College student Rachel Williams wrote a frightening personal account of her experience with mental health care at Yale University.
In the essay she wrote for Yale Daily News, Williams recounts her time spent at the Yale-New Haven Hospital, where she was taken after telling her school counselor that she had cut herself. Williams was strip-searched and confined for a week, during which time she received limited treatment. In response to Williams' concern that she would feel more depressed if she were to leave school, she was told by a senior pyschiatrist, "We don't necessarily think you'll be safer at home. But we can't just have you here."
Ultimately, it was decided that Williams would have to withdraw from the university, with no guarantee of return. During the next year, she attended therapy sessions, reapplied for admission and was eventually readmitted.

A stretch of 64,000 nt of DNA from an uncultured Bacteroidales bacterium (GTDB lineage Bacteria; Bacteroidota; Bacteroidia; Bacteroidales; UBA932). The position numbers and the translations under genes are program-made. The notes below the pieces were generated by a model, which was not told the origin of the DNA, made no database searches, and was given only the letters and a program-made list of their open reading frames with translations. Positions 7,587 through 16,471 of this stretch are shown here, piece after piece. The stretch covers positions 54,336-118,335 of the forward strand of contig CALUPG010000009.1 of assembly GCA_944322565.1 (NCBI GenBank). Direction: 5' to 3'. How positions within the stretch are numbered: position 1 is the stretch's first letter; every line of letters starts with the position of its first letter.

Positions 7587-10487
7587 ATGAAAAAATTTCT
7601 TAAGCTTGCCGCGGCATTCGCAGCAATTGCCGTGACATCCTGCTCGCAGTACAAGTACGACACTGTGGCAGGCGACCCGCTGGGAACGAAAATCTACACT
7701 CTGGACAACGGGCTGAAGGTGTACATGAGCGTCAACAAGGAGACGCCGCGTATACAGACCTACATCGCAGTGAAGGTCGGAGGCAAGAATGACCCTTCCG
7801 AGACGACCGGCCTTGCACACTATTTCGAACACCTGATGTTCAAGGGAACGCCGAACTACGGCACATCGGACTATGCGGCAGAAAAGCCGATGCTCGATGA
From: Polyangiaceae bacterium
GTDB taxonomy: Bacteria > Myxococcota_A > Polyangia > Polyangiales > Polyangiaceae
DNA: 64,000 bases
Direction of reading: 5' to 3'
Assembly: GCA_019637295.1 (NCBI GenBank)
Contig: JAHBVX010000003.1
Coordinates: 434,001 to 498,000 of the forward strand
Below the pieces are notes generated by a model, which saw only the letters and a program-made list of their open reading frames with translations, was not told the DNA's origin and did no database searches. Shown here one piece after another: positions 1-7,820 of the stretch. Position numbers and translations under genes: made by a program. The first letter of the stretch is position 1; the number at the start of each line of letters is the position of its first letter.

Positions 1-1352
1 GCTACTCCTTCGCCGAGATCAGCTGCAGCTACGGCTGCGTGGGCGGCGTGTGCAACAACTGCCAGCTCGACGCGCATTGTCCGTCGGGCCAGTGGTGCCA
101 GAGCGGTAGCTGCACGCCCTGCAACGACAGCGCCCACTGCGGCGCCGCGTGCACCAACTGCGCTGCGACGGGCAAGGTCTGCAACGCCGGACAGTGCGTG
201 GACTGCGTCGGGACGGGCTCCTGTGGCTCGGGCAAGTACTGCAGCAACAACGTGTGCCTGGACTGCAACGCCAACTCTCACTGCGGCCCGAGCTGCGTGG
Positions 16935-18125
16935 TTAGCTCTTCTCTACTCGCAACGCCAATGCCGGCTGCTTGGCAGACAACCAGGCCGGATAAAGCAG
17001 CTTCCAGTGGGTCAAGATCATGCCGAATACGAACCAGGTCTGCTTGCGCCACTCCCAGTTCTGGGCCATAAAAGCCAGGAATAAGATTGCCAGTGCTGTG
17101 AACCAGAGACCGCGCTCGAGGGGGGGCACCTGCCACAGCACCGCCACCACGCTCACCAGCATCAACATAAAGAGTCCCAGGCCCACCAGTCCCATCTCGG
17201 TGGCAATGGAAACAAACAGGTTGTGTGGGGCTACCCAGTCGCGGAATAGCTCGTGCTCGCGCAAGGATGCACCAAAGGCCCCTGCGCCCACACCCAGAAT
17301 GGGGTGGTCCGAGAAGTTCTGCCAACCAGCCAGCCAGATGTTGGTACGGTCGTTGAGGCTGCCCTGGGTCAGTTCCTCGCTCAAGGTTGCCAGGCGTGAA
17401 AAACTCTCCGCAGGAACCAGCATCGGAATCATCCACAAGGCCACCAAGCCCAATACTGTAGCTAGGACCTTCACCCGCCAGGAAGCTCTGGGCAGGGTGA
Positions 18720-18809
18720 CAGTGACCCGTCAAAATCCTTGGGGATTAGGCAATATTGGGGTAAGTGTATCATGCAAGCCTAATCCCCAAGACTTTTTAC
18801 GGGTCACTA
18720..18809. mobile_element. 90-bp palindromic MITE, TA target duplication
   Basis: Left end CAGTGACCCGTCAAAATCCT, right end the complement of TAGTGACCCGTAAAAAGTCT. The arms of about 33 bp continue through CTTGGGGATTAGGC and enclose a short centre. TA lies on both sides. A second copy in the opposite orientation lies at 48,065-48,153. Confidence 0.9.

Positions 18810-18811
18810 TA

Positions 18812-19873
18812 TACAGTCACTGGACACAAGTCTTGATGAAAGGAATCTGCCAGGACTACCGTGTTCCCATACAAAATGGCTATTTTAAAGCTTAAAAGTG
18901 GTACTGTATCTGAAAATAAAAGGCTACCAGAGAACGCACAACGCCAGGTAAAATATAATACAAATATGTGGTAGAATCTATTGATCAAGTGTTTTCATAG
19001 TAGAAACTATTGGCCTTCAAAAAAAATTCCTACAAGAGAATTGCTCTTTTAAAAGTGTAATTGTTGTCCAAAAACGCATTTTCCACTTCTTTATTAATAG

William's powerful essay shines a light on the state of Yale's mental health care and criticizes the university for its failure to help students who do not conform to the positve, successful norm.
She writes, "I see that Yale is a fundamentally unhealthy place in one important way. The problem is, everyone is “okay"...to say something else, to be — in our own minds and in the minds of others — something else, is for some reason not acceptable at Yale. None of us are completely okay. But the pressure to conform to being perfectly functional and happy is a burden that we should neither want nor bear."